University educated students in Ghana think that African Americans are all filthy rich because we’re all drug dealers and gang bangers and rappers with Saudi-Royal-family-supporting SUVs and Nigerian regime-backing bling-bling.

A young kid in the Bronx grows up in the shadow of his ghetto superstar father and escapes, not by running away, but by painting pictures on subways – graffiti.

Meanwhile, there’s a new generation of black people comin up – born in Kenya, educated in New York, practicing law in London.

For too long the story of Africa has focused on disease, corruption, war and famine. The related stories of her extended family across the Diaspora have done the same and are almost always written by some professor, by some think tank, by some “expert.” This book tells a new story of Africa by a new generation of Africans across the globe, and hip hop is a central part of the story – sometimes for better, other times for much, much worse. This is the story of music, of youth and of the new Pan-African renaissance.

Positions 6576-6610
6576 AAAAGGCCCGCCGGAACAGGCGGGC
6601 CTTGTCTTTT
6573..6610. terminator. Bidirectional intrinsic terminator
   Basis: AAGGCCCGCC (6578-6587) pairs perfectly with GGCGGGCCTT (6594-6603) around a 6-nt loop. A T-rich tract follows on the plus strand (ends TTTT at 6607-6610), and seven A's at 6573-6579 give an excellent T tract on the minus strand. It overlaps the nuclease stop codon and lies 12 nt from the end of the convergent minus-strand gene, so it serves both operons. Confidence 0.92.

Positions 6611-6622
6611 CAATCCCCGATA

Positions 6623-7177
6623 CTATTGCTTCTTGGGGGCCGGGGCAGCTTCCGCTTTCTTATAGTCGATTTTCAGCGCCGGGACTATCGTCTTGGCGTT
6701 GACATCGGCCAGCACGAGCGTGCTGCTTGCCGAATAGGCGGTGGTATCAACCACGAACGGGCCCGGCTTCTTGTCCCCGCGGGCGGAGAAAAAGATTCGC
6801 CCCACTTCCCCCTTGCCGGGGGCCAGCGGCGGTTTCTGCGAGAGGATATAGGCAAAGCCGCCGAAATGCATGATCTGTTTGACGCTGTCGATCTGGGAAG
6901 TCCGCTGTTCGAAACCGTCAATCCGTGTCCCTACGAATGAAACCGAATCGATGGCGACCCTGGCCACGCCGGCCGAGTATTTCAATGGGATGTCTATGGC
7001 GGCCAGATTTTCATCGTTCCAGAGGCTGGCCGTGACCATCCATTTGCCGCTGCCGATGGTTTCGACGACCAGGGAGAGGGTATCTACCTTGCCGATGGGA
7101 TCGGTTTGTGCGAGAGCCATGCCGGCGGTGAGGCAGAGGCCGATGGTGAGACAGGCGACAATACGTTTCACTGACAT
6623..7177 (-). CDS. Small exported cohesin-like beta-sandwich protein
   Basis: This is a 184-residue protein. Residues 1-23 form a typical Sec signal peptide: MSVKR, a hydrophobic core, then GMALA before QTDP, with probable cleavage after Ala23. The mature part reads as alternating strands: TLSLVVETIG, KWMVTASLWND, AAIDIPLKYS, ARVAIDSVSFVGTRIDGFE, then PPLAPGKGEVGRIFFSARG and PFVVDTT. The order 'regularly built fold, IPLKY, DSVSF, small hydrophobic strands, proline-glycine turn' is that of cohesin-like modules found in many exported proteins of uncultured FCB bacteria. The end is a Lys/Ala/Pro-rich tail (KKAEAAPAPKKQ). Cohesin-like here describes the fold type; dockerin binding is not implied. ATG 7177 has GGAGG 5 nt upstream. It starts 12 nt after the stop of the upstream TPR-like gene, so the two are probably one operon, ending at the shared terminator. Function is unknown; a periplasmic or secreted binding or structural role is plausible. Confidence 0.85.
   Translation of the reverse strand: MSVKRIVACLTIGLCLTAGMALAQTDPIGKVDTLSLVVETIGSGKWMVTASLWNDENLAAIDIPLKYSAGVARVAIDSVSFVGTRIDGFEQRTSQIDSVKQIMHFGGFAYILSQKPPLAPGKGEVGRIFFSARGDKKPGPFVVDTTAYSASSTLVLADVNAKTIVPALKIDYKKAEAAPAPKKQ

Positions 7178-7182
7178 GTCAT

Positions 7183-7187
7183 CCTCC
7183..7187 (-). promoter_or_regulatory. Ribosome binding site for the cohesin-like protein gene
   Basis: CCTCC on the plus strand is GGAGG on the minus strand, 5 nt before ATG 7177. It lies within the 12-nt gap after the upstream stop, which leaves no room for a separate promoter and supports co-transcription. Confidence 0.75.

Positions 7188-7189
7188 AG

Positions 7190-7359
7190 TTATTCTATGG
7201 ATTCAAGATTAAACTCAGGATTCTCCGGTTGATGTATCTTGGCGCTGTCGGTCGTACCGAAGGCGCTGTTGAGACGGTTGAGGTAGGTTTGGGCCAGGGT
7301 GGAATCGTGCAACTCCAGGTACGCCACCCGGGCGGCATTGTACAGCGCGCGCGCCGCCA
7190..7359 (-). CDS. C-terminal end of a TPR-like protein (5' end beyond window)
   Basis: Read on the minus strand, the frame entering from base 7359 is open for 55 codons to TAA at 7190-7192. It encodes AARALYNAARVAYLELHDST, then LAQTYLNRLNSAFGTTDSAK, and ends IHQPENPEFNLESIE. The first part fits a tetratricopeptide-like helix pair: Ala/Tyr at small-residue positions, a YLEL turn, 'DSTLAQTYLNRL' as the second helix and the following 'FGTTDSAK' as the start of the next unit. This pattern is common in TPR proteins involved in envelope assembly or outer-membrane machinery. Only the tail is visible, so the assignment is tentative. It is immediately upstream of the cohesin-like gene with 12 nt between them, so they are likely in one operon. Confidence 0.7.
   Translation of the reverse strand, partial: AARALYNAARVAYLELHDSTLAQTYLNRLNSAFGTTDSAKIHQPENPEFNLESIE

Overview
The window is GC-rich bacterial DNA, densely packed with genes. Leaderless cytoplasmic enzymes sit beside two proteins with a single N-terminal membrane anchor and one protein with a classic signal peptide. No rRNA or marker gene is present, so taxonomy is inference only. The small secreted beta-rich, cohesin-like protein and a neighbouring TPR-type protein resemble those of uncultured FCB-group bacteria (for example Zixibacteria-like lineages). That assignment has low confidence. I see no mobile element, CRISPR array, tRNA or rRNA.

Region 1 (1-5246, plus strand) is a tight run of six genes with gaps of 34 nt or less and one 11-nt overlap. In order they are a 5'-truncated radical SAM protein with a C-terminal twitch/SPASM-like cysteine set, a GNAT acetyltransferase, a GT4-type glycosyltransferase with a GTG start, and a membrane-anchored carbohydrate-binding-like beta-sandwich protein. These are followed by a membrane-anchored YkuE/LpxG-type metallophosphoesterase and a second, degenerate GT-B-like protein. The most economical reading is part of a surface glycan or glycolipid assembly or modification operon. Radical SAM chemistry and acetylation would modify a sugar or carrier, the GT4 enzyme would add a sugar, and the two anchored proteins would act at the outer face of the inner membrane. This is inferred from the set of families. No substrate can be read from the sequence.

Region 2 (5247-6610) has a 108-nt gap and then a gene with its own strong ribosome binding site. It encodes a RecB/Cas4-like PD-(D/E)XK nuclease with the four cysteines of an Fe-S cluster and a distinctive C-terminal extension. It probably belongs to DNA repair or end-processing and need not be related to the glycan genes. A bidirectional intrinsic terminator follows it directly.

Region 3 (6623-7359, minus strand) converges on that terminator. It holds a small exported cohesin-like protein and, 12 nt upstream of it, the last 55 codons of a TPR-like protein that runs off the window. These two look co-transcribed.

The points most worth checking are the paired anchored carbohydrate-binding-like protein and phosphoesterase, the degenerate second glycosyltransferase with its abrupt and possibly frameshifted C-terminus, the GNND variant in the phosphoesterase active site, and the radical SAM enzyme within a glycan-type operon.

Just look at you. You are sooo wanting to read this book! I can see it on your face, because I’ve hacked into your computer and installed microscopic camera equipment in it. We’re calling it the Sweet Mother Tour project, and you can find out more over at www.sweetmother.org

After laying down the verbal proposal (and a little four page PowerPoint), she promised to help. It was an auspicious start to the weekend.

One flight of stairs later I met Ron Kavanaugh, publisher of Mosaic Literary Magazine out of the Bronx. I managed to get a cool podcast interview with him discussing the magazine and how the Bronx Museum is using Hip Hop programming to attract younger visitors.

Next stop: buzz.

The editor and publisher buzz forum is the one absolutely essential part of BEA. I would find it ridiculous to go to the tradeshow and skip this session. In it, editors and publishers sit on a panel and get 10 minutes to talk up one or two books they think are absolute winners, with the added context that these books aren’t necessarily first up for major promotion and marketing.